When I hear Music from Big Pink, I think of my relatives playing mandolin and guitar on the front porch of their Oklahoma homestead and every other late-night jam session I’ve attended.
Music from Big Pink would work as a soundtrack for McCabe & Mrs. Miller or any film about bustling frontiers.
The Band’s debut is not a recording for casual listeners. Like all great works of art, it requires repeated examination and suspended judgment before its full measure can be appreciated. In the half century since the songs on Music from Big Pink were conceived in the solitude of New York’s Hudson Valley, a library of words have been devoted to the music’s impact and importance as a sacred text in the genre now known as Americana.
At the time of the album’s release, George Harrison, Eric Clapton, and dozens of other music insiders appeared deeply moved by the Band’s novel combination of 19th-century folk traditions, gothic storytelling, and solid rock n’ roll musicianship. But radio-label executives and programmers didn’t know what do with the difficult-to-pigeonhole sound. Because word of mouth spread slowly in pre-Internet days, it took a while before masterpieces like “The Weight” and “Tears of Rage” started showing up on FM playlists. As more artists began referencing the album, its stature grew and all kinds of lore sprung up around it.
One of the great ironies in the storied history of Music from Big Pink pertains to how lousy the original pressing sounds. According to numerous accounts, Capitol executives rejected Bob Ludwig’s initial master of the sessions because they felt its prodigious bass frequencies wouldn’t play well on cheap turntables. Rather than go back to the drawing board, the suits told the engineers to cut off everything below 80Hz. While it may have sounded passable on an AM radio, the original Capitol pressing’s thin, anemic qualities remain readily apparent on even an average stereo or headset. A 1968 LP copy is certainly authentic, but it would be hard to argue that it reflects what the Band intended.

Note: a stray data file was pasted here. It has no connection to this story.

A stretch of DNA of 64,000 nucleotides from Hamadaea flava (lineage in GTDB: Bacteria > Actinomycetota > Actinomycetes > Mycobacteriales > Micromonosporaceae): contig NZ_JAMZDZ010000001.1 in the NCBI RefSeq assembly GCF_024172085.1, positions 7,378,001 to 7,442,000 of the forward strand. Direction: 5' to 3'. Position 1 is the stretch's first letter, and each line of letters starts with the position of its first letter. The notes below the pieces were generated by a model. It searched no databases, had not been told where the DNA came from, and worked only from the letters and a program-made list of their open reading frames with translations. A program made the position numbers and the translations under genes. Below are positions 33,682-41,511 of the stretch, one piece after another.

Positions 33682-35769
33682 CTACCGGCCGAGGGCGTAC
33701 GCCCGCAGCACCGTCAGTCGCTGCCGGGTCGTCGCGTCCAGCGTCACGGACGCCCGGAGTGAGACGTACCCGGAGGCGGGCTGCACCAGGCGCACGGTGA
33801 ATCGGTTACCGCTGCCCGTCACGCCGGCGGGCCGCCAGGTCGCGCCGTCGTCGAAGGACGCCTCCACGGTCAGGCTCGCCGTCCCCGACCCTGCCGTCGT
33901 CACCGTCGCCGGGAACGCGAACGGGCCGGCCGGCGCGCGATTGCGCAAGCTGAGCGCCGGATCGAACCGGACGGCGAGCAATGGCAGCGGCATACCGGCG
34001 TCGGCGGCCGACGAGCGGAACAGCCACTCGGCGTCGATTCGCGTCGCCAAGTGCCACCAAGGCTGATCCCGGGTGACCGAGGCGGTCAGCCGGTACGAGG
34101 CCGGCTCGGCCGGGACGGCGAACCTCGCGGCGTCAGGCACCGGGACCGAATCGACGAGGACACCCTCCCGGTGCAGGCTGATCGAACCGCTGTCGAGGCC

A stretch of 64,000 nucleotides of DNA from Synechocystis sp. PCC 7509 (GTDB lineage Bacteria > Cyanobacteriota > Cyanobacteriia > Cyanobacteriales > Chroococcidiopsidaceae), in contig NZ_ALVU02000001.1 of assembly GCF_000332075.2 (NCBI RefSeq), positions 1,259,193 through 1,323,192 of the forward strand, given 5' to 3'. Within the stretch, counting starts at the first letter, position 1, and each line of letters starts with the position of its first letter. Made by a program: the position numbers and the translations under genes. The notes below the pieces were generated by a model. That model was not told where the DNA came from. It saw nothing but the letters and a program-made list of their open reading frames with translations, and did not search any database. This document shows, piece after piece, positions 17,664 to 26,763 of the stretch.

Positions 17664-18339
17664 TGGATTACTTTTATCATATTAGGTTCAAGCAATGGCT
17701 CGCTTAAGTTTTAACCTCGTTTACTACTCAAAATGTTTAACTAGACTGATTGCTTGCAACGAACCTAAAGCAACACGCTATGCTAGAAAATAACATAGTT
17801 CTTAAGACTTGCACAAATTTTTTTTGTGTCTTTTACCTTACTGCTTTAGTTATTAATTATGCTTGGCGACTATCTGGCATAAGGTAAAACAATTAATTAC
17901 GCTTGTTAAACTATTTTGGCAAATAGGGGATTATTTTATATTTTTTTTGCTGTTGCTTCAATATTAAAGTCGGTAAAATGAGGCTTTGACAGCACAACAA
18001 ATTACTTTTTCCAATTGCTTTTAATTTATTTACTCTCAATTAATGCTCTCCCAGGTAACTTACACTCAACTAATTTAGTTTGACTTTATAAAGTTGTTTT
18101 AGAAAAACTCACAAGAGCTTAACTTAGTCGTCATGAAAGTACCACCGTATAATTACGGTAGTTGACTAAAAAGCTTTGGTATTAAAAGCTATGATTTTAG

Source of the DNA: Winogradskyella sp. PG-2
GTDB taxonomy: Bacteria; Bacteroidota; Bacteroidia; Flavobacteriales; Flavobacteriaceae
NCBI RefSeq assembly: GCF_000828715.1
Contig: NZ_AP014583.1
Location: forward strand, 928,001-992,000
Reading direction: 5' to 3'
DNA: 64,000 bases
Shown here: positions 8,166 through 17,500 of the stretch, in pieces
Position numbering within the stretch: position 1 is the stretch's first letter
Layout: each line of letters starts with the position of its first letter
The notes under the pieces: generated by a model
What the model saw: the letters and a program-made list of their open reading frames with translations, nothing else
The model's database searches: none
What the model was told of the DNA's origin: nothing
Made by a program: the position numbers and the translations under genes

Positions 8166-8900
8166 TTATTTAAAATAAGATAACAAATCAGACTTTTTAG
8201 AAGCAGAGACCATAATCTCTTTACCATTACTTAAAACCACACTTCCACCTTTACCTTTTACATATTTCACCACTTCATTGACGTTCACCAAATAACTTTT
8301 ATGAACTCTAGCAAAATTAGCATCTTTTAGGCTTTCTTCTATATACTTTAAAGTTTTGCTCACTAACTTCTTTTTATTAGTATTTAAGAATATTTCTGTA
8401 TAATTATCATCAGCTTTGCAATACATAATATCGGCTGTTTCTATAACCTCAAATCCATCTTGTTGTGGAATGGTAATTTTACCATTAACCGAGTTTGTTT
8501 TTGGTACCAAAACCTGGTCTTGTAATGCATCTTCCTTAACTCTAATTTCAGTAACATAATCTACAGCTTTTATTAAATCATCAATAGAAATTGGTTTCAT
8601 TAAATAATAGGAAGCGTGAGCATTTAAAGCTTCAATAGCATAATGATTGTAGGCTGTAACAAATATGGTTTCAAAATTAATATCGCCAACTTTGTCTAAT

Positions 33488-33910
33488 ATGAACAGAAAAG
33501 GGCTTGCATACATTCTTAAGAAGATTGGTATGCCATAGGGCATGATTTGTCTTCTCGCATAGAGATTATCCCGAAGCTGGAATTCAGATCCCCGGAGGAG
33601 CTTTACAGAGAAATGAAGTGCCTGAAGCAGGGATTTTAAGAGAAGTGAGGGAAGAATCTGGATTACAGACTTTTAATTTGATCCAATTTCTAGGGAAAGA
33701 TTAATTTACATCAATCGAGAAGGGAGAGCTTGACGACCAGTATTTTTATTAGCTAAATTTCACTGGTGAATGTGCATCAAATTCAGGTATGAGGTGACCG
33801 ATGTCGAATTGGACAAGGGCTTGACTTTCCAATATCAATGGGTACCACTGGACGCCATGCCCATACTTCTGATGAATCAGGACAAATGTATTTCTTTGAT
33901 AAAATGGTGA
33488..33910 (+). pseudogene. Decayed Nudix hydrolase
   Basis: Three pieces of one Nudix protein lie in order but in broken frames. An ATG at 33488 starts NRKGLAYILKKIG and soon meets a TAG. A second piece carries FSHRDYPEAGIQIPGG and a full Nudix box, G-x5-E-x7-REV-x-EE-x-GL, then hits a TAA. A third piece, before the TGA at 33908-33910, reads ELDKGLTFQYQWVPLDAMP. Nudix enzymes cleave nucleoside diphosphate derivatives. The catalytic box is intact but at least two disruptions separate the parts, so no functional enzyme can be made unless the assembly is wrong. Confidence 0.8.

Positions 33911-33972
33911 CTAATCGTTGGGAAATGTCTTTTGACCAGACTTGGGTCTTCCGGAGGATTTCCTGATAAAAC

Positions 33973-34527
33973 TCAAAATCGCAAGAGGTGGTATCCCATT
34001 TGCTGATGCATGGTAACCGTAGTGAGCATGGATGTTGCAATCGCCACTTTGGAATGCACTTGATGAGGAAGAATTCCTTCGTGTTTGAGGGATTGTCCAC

As a consequence, numerous reissues have seen the light of day. So many, in fact, that skeptics are justified in asking why anyone needs another remaster of Music from Big Pink. The simple answer is we don’t. Krieg Wunderlich’s 2012 all-analog remaster for Mobile Fidelity fully restores Rick Danko’s beautiful bass lines, improves dynamic range, and presents the holography vinyl fans love. Even Ron McMaster’s 2017 cut of the most recent digital remaster on Capitol trounces the original LP. And while it lacks some of the depth and stunning dynamics of the Mobile Fidelity, McMaster’s version engages the senses and beats the sound of any CD edition I’ve heard.
So, while there’s no needfor another remaster of the Band’s debut, Capitol Records’ 50thAnniversary 45 RPM remix and remaster deserves the serious consideration of anyone who loves music and everything that goes into making it. Why? First and foremost, sound engineering icon Bob Clearmountain produced a remix that invites an even deeper journey into the legendary sessions. There’s no more eloquent explanation of what he accomplished than the story guitarist Robbie Robertson keeps telling interviewers. Robertson says original producer John Simon initially had musicians isolated in booths during the early stages of production. But things didn’t gel. So, Simon arranged the band members in a circle, with drummer and singer Levon Helm at the apex. To paraphrase Robertson, the original tape conveys what observers listening to the sessions heard. The Clearmountain remix and Bob Ludwig’s bass-forward, airy remaster actually brings listeners inside the circle with the group. Robertson claims the new version gets closer to what he heard as a player.
The validity of Robertson’s account is fully evident if you compare the updated version of “The Weight” with that on the Mobile Fidelity remaster. On the original, Helm’s voice gets panned hard right, while on the new edition, he’s dead center—exactly where he would be if you’d faced him as a musician at the sessions. The other members’ instruments and voices are surrounded by more studio ambience, an effect that proves thrillingly immersive.
If there’s downside to the 50th anniversary edition, it relates to it being remixed and remastered from a high-resolution digital source. On a good system, vocal and instrumental transients possess a bit more bite. Overall, it doesn’t sound quite as relaxed and natural as Mobile Fidelity’s all-analog version. Purists won’t be happy, but fanatics and format agnostics will likely find the trade-off of getting a bigger soundstage and improved detail more than acceptable.
If you have the funds, owning the Mobile Fidelity remaster and the new Capitol remix provides the most complete picture of the historic recording.
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